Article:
Nokia launches Lumia 925, focused firmly on imaging

Nokia launches Lumia 925, focused firmly on imaging

Summary: Nokia has announced the newest addition to its Lumia range, the Lumia 925, which the company hopes will resonate with consumers thanks to its camera capabilities.


Nokia has announced the Lumia 925, a Windows Phone 8-based follow up to its camera-focused previous "hero" phone, the Lumia 920.

Like previous members of the Lumia family, the 925 is targeting in the consumer category, with much of the development and design efforts going on its aluminium design and 8.7-megapixel camera with Carl Zeiss optics and flash.

Alongside the camera hardware changes Nokia also introduced a Lumia "Smart Camera" app designed to help people take better photos using the device.

Also like its sibling devices, the Lumia 925 comes with Nokia Music and its Here Maps, formerly known as Nokia Maps before Nokia decided to make the system widely available for rival platforms. It also shares the same 1.5GHz dual core processor of the Lumia 920 and 928.

The new handset is also the slimmest of its high-end devices at 8.5mm and has retained the curved screen displays of the Lumia 800 and 920 behind in favour of a 4.5-inch (1280 x 768 pixels) AMOLED display. The overall design of the device takes cues from the Lumia 928 announced for the Verizon Wireless network in the US at the end of last week. Eschewing the usual two-part design of the earlier Lumias, the 925 instead uses an aluminium frame, which Nokia said improves antenna reception, and a polycarbonate rear plate. 

Nokia 925
Image: Nokia

The device would also come with a snap-on wireless charging cover, Nokia said. The camera detail remains prominent even with the cover on, re-affirming the no-nonsense approach to the camera that Nokia has taken for the Lumia 925.

The flagship Nokia handset was announced on Tuesday in London and is due to go on sale in June, priced  around €469 (£399) without a contract. It will also be heading to the US and China, as well as Europe and the UK. In the UK, Vodafone will be one of the launch support partners, Nokia confirmed, with Vodafone customers offered the option of 32GB storage on the device. O2 will be the only UK network to offer the device in white, at least initially.

Ahead of the launch the device was frequently rumoured to be arriving under the codename of the Lumia "Catwalk".

The company also announced an update for older Lumia devices called "Amber", which will bring some of the apps found on newer Lumia devices to older devices in the range. In total, the Windows Phone 8 platform now has more than 145,000 apps in the Window Phone app store.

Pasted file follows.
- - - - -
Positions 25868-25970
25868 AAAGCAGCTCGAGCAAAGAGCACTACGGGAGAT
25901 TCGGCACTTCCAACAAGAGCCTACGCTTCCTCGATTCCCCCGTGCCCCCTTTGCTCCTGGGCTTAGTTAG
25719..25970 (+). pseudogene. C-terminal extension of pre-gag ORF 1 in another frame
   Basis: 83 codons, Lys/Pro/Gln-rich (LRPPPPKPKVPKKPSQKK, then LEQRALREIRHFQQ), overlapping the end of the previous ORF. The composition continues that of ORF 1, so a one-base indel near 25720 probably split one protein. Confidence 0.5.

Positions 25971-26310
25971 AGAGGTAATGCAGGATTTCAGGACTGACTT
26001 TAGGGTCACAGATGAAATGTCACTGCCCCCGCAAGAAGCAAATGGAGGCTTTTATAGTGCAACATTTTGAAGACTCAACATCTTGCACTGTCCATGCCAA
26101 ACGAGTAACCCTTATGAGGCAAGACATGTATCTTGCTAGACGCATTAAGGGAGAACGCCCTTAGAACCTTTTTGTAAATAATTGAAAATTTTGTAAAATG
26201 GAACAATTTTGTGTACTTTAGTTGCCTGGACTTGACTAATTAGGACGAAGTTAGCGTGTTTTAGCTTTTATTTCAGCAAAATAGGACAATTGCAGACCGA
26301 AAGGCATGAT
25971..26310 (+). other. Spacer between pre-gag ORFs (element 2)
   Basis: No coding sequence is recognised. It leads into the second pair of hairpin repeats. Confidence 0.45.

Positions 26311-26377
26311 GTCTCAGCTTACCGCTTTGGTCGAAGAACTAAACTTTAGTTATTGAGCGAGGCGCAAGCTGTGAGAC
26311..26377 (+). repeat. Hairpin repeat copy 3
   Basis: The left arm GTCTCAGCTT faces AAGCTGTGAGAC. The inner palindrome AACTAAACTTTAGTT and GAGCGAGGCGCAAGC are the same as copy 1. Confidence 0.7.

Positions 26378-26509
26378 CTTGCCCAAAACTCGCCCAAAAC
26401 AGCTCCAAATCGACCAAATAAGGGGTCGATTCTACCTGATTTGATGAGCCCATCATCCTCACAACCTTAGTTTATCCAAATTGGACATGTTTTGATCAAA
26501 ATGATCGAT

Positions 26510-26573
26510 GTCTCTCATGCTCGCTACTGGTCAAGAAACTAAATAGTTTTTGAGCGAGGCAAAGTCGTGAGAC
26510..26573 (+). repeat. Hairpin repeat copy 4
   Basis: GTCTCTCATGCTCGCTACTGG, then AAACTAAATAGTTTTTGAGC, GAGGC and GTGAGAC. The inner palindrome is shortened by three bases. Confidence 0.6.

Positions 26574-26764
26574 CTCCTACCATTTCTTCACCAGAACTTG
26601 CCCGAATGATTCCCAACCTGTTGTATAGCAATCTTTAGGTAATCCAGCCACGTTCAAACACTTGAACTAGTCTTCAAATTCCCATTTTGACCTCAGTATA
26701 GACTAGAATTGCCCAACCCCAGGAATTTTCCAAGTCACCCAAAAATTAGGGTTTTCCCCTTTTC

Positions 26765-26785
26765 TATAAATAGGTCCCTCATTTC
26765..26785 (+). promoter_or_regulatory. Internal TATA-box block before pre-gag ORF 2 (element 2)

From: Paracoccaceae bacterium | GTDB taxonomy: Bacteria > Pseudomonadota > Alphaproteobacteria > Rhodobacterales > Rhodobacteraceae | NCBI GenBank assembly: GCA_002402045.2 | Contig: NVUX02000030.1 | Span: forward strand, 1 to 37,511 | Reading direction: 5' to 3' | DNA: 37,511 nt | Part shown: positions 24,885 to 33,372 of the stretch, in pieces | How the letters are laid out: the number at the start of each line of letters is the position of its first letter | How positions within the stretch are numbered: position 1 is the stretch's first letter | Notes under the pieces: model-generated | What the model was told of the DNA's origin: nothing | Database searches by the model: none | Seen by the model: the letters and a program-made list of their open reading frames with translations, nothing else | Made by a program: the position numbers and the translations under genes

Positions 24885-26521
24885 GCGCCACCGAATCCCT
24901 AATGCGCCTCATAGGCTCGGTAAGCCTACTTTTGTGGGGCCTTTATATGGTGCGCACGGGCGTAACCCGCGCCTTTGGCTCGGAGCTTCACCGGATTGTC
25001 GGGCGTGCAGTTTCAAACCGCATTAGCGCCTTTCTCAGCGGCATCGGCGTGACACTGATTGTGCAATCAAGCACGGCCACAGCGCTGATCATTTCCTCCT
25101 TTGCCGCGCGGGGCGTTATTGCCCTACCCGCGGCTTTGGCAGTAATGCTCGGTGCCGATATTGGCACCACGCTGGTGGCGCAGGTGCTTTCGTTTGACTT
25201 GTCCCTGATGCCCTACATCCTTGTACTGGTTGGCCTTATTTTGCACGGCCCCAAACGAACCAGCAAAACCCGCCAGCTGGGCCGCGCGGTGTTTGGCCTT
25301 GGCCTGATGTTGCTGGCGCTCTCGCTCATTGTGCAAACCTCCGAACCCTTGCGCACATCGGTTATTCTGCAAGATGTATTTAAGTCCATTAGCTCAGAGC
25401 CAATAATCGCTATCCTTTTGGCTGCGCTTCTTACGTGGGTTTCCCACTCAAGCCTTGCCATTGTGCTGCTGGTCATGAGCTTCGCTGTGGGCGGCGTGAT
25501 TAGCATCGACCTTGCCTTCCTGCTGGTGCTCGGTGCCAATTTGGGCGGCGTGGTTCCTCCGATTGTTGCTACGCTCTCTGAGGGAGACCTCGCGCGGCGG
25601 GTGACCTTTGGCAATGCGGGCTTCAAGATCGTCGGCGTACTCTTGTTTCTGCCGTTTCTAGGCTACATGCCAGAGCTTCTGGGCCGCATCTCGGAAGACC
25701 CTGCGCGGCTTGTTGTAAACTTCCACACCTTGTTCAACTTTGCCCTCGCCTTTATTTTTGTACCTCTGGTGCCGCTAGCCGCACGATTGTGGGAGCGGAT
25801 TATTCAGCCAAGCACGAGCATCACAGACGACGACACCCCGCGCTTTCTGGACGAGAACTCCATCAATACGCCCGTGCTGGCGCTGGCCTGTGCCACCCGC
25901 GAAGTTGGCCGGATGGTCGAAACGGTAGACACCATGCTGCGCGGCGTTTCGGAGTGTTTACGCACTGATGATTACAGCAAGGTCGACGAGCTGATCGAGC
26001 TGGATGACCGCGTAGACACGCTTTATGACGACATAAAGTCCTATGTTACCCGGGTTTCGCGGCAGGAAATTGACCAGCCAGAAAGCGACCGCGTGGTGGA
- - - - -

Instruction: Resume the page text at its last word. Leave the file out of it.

Jo Harlow, executive vice president of smart devices, also hinted that other new devices and services in the Lumia range would be revealed before the end of the summer.

Topics: Smartphones, Mobility, Nokia

Ben Woods

About Ben Woods

With several years' experience covering everything in the world of telecoms and mobility, Ben's your man if it involves a smartphone, tablet, laptop, or any other piece of tech small enough to carry around with you.

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  • Nokia Lumia 925

    This is my new smarthphone!
    • You Do Know That It Comes With WP8, Don't You?

      Not a bad looking phone - good optics and (hopefully) a good photo app. WP8 and Nokia Maps are the deal-breakers though.

      I'd just wait for the Android version.
      • Yes, it comes with WP8

        That's what makes it so awesome.
      • You Do Know That It Comes With WP8, Don't You?

        Yes I know, that's why I want this device, I don't touch anything from google.
      • ...

        You've clearly not used Nokia's HERE Maps & Drive.
        • so

          What is the excuse you will offer to those os us who do use Nokia HERE and don't find anything compelling about it over say Google Maps or Apple Maps?

          By the way, I find it really bad habbit of Nokia to rename their applications. It was first Nokia Maps, then Ovi Maps, then Nokia Maps again, today HERE Maps... who know what it will be called tomorrow. It doesn't improve with changing the name.
          • No excuse

            If Nokia maps don't "do it" for you, then WP8 is not going to work for you.

            But the idea that Nokia Maps are a deal breaker for everyone is wrong.
            Michael Alan Goff
          • it's not like this

            I don't agree that if HERE Maps doesn't work for me, that means Windows Phone won't work for me too. Simply because HERE Maps works on other platforms as well and.. for navigation I have dedicated device which I very much prefer to any mobile phone.

            Windows Phone might cut it for me, if it's e-mail client was working properly with SSL IMAP e-mail. I don't particularly care about the multitude of applications although I do admit I am spoiled there is an app for about anything on iOS. (and no, web browser apps are not the same thing, for those who would offer that route)
            I do care more about the platform stability and performance -- and here I find WP ok. But non-functional e-mail is an absolute deal maker for me. If I need an feature phone, I would just get one -- and enjoy much longer battery life and even more stability.
          • Here maps and drive are good enough !